Resource Center - Budgeting

Choose from the resource categories below to discover and learn more about personal finance across the topics of budgeting, debt, income, insurance, investing, and retirement.

How to Budget and Plan After You're Accepted to College

You’ve just received the letter you’ve been waiting months for – you’ve been accepted to college. Congratulations! Underneath all that excitement, you might be a little nervous about what you should do next. After all, college is a huge milestone. It means leaving home and embarking on your own journey. You get to be completely independent for (likely) the first time in your life.You'll also need to budget and plan your finances for the first time in your life. You might get a credit card for... Read More >>>

Budgeting for Your College-Aged, Fiscally Independent Child

You've sat down with your child to explain that Mom and Dad aren't paying for college. Your child understands that their educational expenses fall squarely on their shoulders. They're sending themselves to school, using a combination of summer jobs, part-time work, scholarships and loans to cover their bills. As the parent, you might think there's no need for you to set aside more money for your college-aged child. But be prepared: you'll need to pay for a few costs you might not anticipate.... Read More >>>

How to Negotiate Lower Rates on Common Monthly Expenses

If you’re savings-savvy, negotiating is a great way to save on big-ticket items like a new car or home. But did you ever consider negotiating some of your smaller monthly expenses, too? Contrary to common belief, you are not stuck with whatever rates your service providers offer you. Many recurring expenses, like phone service and even utilities, can be negotiated lower. And every extra dollar you can shave off your budget means one more dollar you can put towards something else—like paying off... Read More >>>

How to Free Up More Space in Your Budget

You’ve reviewed your budget time and time again, and you just can’t force your expenses to fit with your income. No matter how many times you comb through your budget, you’re still spending more than you earn. You know that this isn’t sustainable and you want to be saving more money. How can you make this possible? Here are a few tips. . Review Your Insurance Policies - I know insurance might sound like the most boring topic imaginable, but reviewing your insurance policies once a year can... Read More >>>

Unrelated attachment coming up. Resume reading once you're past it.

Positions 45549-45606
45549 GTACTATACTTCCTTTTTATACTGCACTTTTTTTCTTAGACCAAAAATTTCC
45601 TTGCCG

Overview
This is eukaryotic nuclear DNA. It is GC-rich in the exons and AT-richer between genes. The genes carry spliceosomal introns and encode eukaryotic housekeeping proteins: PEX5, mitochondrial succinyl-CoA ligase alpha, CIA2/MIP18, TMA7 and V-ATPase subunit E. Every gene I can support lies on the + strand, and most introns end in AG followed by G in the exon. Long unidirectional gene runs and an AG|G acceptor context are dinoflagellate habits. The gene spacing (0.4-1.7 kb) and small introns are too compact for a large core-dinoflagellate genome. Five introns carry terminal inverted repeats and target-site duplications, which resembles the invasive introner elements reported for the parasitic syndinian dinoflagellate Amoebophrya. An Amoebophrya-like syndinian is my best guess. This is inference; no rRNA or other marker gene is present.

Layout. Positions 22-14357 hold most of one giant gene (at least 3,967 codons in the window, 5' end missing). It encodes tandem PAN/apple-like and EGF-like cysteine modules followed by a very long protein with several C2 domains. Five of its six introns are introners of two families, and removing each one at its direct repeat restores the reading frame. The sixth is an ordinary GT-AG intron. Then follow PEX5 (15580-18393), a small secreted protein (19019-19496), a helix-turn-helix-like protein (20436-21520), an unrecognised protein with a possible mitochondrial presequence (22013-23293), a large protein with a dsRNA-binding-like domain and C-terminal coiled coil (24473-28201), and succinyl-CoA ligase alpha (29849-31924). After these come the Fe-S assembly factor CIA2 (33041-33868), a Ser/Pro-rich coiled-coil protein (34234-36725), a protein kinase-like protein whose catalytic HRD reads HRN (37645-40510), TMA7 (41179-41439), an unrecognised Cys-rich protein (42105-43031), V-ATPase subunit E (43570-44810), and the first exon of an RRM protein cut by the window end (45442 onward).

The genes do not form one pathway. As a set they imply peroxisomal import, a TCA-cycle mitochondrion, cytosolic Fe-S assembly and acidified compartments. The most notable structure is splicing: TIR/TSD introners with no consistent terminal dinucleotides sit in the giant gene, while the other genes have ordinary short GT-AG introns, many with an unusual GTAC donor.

What's the Difference Between a Bank and a Credit Union?

What's the difference between a bank and a credit union? Which one should you pick for your financial needs? At first glance, banks and credit unions seem similar. They offer checking and savings accounts. They have ATMs, debit cards and checkbooks. They issue CDs and offer money-market accounts, and typically, both will issue auto loans and home mortgage loans, as well. But dig deeper, and the differences are stark. A bank is a for-profit corporation. Many, but not all, are publicly traded... Read More >>>

What's a Time Deposit?

What's a time deposit? How is it different from a demand deposit? A time deposit is an interest-bearing bank deposit that has a specific maturity date. If that sounds like jargon, don't worry. This simply means that a time deposit is a deposit within a bank account that earns interest and is expected to be held within that account until a particular date. A certificate of deposit, or CD, for example, is a time deposit. This account is created and held by a bank or credit union. The money... Read More >>>

What's a Credit Line?

A credit line, also known as a line of credit, is an agreement between a financial institution (like a bank or credit union) and another entity (like a person or a business) that allows the entity to borrow money, up to a certain maximum amount. For example, let's say that Joe the Carpenter applies for a line of credit at his bank, so that his carpentry business can purchase tools. The bank agrees to issue a $20,000 credit line. This is the maximum Joe can borrow. He doesn't need to take... Read More >>>

What's the Difference Between a Debit Card and Credit Card?

What's the difference between a debit and credit card? At first glance, these two products might feel similar. They're both plastic cards, of equal size, shape and weight, each with your name and the issuing company image or logo on the front, and each with a magnetic stripe and signature line on the back. In other words, they look virtually identical. Behind-the-scenes, though, they work very differently. A debit card immediately draws upon funds within a linked bank account, such as a checking... Read More >>>

How I Improved My Budget By Lowering My Housing Costs

This is the true story of how I dramatically improved my budget – and my overall financial life – by figuring out a way to "hack my housing," paying $0 out-of-pocket housing expenses for five years. I hope that this story inspires you to find ways to lower your housing costs, which comprise the single biggest expense category within your budget. Enjoy!  I’ve always been a naturally frugal person.  I come from an immigrant family, and my parents pinched pennies out of necessity when I was growing... Read More >>>

Why You Should Look Beyond the Degree When Considering College

Did you know that only 3.2% of college graduates faced unemployment in August 2014, compared to 6.2% (nearly double that amount) of those with just a high school education? There’s a constant debate happening over whether or not college is worth the cost. With tuition rising steadily, and student loans reaching overwhelming amounts, many high school students are forgoing the traditional 4 year route of higher education. However, depending on the field you’re in, that may or may not be a smart... Read More >>>